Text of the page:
Business Architecture is a frame to Organization's Ecosystem, not another Layer of Bureaucracy
What is the goal of Business Architecture? - Define business functionality that would raise business strategy in the final state (of this strategy) and define transition steps from current to the target (strategic) states of business functionality of the enterprise.
Business Architecture is about how relationships, ecosystems, market dynamics, and the connections between business units are related. While there does need to be functions embedded somewhere (marketing, sales, manufacturing,...), there is no structural differences between them. Also Business Architecture brings together aesthetics, use, purpose, materials and more to create a built environment that suits its purpose now and into the future.
The goal of Business Architecture is to provide Adaptive, Resilient & Social systems that can operate effectively in a dynamic (perhaps market driven), often unpredictable and ambiguous environment/ ecosystem. Giving equal weight to all these factors leads one to the ultimate purpose of Business Architecture. If a business architect neglects any of these factors then the business architecture is not all that it might otherwise be...
The goal of Business Architecture is to enable execution of the Business Plan. Within this: achieve the mission; achieve the strategic goals; and address the external and internal factors within the environment that might prevent the organization from achieving or over-achieving. Business architecture is about boundary conditions. Establishing those boundaries and understanding their interactions is key to how businesses are structured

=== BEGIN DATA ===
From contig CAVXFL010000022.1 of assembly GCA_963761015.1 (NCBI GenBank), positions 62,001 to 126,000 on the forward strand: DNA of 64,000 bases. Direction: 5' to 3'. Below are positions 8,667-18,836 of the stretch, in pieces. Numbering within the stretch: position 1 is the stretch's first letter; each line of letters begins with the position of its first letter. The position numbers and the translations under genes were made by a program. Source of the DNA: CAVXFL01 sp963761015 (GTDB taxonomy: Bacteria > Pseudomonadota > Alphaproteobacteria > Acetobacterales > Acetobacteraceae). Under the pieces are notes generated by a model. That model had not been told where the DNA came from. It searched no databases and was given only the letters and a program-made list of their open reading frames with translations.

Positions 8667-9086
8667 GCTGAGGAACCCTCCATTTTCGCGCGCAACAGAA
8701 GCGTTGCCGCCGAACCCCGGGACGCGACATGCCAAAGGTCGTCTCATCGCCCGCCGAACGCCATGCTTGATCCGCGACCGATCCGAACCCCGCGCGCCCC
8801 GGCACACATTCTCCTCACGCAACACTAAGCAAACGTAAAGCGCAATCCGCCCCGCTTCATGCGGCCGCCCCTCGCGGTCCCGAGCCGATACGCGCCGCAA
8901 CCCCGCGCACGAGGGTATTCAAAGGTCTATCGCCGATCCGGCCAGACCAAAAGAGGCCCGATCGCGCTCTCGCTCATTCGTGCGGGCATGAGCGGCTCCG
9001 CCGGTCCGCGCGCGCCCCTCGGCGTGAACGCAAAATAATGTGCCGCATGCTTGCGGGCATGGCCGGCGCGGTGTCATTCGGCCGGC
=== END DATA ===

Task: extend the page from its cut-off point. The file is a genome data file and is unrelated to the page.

The ultimate goal of Business Architecture is to architect business in transition to the strategic state defined in the enterprise Strategic Plan and do it in the boundaries of the enterprise business model. From a Systems Thinking perspective, a holistic approach would be to look at the purpose of the business (who is the customer, what they want, what’s the value to them and how they want it delivered), then look at the function (products and markets), processes required and the structure, resources, authority of the system.
Business Architecture indirectly validates the Strategic Plan against the enterprise business model and can raise questions about incompatibility/ inconsistency between them. But in doing so the challenge of Business Architecture is to build an organization that in times of change and times of relative status quo remains: robust (able to withstand adverse conditions); resilient (able to recover quickly from adverse and unpreventable conditions); flexible and well positioned to exploit new opportunities, improve and deploy counter measures against threats. The larger the organization is, the greater the challenges would be.
Business Architect is a specialized generalist. Someone who not only knows what questions to ask, but how to establish a vision from the stories of those in the company in a way that builds in the structural flexibility for the system to not collapse and with the agility to adapt to the changes. This requires more sophistication than most business architects have today, and more than a building architect solely aligns building strategy with carpentry